In some areas, the convergence makes the environment more complex to protect, providing attackers with millions of potential entry points. The rollout of smart meters and connected home initiatives are prime examples.
Moreover, sophisticated and well-resourced crime groups understand the potential for ransomware in an industry where operational shutdowns can quickly become a national emergency. State-sponsored groups also see cyber attacks on their rivals’ critical infrastructure as a powerful weapon. Indeed, 40% of P&U leaders believe that state-affiliated actors are behind the breaches they have suffered, compared with only 24% of CISOs in other sectors who say the same.
How P&U leaders can respond
To succeed within a challenging internal and external environment, P&U CISOs need to take action, embed security by design, and consider risk and security from the outset.
Make a broader case for funding
Threat actors have started targeting the P&U sector with ever-greater frequency, exploiting justifiable concern about any interruption to the population’s power or water supply. The research suggests, however, that cybersecurity funding has not kept up with the growing risk.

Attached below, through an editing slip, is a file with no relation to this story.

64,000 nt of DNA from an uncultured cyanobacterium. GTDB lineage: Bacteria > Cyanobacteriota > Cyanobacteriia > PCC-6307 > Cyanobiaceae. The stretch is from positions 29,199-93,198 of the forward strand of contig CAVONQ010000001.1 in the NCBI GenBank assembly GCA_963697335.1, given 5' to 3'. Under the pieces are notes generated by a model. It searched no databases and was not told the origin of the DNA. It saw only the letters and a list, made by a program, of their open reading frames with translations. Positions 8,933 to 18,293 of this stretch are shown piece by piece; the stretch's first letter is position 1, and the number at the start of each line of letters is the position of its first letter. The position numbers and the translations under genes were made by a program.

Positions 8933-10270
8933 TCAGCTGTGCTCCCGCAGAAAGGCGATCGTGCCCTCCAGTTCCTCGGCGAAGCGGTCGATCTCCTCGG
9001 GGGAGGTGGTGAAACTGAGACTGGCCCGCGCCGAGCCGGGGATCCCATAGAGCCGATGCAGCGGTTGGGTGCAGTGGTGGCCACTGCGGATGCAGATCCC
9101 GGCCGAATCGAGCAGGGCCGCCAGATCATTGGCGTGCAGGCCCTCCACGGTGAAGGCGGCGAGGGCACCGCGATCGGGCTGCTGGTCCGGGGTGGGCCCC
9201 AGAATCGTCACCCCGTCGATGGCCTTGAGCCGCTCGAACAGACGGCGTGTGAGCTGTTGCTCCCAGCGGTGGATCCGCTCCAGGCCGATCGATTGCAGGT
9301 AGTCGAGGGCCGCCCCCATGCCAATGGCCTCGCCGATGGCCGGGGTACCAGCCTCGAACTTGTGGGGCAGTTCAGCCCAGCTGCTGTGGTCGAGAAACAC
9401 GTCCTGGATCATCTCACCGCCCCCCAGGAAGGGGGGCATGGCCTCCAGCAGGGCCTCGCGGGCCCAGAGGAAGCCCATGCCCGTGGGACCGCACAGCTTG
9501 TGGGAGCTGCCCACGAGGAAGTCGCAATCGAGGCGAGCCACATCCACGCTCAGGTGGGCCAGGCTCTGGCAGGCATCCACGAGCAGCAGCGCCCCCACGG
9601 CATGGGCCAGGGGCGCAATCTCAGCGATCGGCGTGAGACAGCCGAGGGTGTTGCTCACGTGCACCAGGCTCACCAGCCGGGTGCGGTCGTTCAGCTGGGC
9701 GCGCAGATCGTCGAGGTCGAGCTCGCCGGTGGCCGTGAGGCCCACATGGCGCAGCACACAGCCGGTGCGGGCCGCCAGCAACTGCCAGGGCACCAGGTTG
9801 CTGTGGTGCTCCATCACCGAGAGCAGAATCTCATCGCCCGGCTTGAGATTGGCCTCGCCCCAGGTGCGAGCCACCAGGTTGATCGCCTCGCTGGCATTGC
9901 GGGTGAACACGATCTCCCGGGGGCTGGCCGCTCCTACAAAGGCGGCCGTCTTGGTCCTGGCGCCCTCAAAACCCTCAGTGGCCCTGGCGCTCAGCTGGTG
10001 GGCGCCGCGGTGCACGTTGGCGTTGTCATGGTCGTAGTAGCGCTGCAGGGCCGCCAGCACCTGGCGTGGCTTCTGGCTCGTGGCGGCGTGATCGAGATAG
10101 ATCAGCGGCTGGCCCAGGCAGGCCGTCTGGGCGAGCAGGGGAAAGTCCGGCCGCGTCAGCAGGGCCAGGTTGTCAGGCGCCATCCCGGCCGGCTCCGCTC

Currently, P&U cybersecurity leaders say that citing risk reduction and emerging threats is their preferred way to justify new funds (42%). As attacks increase, they should highlight the importance of response and recovery as well as prevention, to build a more broad-based argument for resources. “You need to accept there are going to be attacks and that some will be successful, so the business case is for a budget that goes beyond just prevention,” explains Firth.
Update the language and reference points of cybersecurity
Cybersecurity functions are struggling to build close relationships across the business – often among engineering teams that oversee the most critical systems and operational data. Overcoming these differences is not just a case of learning to use specific terminology and frames of reference, but also recognizing that discrete cultures exist in different pockets of the business.
Firth suggests that CISOs should adopt multiple perspectives to build bridges. “The problem is that many CISOs came up through IT, and today, there is a paradigm clash between IT and OT,” he explains. “On one hand, you’ve got engineers focused on availability and safety, on systems that are potentially decades old. On the other, you’ve got a CISO urging them to patch the system straight away because of confidentiality and integrity concerns. It’s a real stress point.”